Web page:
Fast forward to last year. After trying countless other brands of foundation and failing miserably with them (too orange, too dark, breakouts, etc) I discovered Illamasqua Skin Base. The fabulous artist matched me up with shade SB05 and it was true love. It matched perfectly to my face without having to blend into my neck. It covered slightly darker patches, acne scarring and upon a second application to my eyes, the dark circles under there. No breakouts, nothing. Best. Foundation. Ever.

My gran used to work in Boots and would always complain to me that I looked daft with black mascara on and would often make me try blue mascara. Yes, blue. I looked even more idiotic in blue mascara. I had a drawer full of nasty mascaras of various hues, even purple. I eventually realised that it was the application that was making me look stupid and not the colour. I had eye lashes that looked like fly legs. My mission was to find a mascara that would go on in one coat and not clump. Every time I found this Holiest Grail product, it would invariably be discontinued.



No7 brought out their Lash Adapt mascara. Apparently, you can apply 6 coats without it turning clumpy. I've not gone that far, I'm too scared to. I still have nightmares about my eyelashes turning into fly legs. One coat is sufficient for me. I am afraid that They might discontinue it so there is a stash in a drawer.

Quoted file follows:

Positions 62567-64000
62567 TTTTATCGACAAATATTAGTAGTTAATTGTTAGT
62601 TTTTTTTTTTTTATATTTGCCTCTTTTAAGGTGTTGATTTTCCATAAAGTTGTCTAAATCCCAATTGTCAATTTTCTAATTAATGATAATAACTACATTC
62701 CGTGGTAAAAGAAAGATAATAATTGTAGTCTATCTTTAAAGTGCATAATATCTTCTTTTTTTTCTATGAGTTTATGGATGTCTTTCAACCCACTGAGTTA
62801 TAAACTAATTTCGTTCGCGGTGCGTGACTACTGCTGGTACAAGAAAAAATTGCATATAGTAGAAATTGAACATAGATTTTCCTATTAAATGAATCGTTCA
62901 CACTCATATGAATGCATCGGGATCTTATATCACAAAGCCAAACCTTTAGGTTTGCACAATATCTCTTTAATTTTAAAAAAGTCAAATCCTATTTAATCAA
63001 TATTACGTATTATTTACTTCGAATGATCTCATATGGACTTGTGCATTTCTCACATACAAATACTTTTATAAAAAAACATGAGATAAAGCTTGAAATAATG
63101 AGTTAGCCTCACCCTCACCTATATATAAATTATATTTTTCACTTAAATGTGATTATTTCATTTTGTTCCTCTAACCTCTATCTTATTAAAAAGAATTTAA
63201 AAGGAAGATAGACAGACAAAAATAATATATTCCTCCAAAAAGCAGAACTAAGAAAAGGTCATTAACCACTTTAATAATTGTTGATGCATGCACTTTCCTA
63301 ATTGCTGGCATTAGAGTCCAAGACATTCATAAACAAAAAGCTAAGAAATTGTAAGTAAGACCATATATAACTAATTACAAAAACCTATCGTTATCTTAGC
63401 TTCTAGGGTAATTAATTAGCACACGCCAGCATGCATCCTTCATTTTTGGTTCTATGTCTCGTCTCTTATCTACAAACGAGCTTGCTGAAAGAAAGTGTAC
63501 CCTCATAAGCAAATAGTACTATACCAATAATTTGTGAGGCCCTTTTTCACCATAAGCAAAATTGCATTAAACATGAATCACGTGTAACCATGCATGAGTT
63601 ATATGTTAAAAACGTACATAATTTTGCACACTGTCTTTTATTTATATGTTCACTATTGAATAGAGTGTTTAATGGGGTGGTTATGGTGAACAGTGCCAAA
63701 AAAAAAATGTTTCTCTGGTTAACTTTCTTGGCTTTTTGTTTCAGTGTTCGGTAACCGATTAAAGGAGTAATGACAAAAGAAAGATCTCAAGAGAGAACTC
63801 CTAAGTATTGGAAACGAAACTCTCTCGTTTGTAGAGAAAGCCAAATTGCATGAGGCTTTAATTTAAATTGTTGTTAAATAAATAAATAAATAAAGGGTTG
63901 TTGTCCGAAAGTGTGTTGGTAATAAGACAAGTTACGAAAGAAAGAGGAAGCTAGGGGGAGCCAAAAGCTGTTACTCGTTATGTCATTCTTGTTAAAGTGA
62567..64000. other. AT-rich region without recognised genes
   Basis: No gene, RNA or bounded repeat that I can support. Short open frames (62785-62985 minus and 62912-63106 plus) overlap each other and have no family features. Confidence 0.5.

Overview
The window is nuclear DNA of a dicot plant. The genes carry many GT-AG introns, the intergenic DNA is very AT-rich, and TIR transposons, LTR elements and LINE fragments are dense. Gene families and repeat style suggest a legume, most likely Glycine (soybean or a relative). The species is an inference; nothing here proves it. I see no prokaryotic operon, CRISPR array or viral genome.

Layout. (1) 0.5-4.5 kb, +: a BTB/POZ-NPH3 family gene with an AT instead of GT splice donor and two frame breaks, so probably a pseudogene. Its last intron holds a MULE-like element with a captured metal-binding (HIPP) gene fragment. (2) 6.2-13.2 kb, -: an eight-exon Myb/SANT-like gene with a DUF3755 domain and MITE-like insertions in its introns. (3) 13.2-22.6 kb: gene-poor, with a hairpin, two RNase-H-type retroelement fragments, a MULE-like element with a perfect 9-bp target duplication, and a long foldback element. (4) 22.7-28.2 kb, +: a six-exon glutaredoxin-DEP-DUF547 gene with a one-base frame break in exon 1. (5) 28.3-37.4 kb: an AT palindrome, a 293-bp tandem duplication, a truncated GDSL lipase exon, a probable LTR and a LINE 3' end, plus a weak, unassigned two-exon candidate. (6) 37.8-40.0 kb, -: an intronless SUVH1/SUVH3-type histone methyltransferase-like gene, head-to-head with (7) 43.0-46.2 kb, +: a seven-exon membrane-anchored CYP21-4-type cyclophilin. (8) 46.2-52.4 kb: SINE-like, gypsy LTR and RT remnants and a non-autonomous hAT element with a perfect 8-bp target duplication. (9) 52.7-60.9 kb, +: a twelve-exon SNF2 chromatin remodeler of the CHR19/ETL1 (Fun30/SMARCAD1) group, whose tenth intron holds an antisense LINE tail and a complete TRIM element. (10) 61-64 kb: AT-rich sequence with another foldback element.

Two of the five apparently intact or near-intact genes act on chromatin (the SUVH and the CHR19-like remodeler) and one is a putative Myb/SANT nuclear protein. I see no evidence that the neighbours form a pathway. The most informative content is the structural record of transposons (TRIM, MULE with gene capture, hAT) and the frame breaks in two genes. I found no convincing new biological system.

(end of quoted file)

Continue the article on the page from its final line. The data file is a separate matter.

Then there's perfume. Like all insecure teens, I was petrified of being labelled 'Smelly'. It didn't matter that I had glasses, braces, uncontrollable frizzy hair in the wrong cut and orange concealer on my acne, it mattered that I did not smell. I got Driclor from my GP (yes, back in the day, it were prescription only. Young people today don't know they're born /oldlady) and White Musk from the Body Shop. Truly, I was a teen of the late 80s/ early 90s. I practically drowned myself in both. I'd get a bath first thing in the morning and again as soon as I came in from school.

I hated the smell of White Musk and it gave me a headache.

Most perfumes gave me a headache, especially Obsession and the aforementioned White Musk. I only wore it because everybody else did then I, well my mother really, decided the headaches weren't worth it and the perfume ended in the bin. I eventually found Lanvin's Arpége that smelled so different and richer to anything I'd ever tried before. I wear it all the time now; even in summer. I don't feel ready to face the world unless I have some on.

Of course, the insecurities I had as a kid aren't the same as the ones I have now as an adult. I can go out of the house with no make up on. I just choose to dress my face up to reflect my mood. I don't hide behind a mask. My mask is the skin I was born with, really.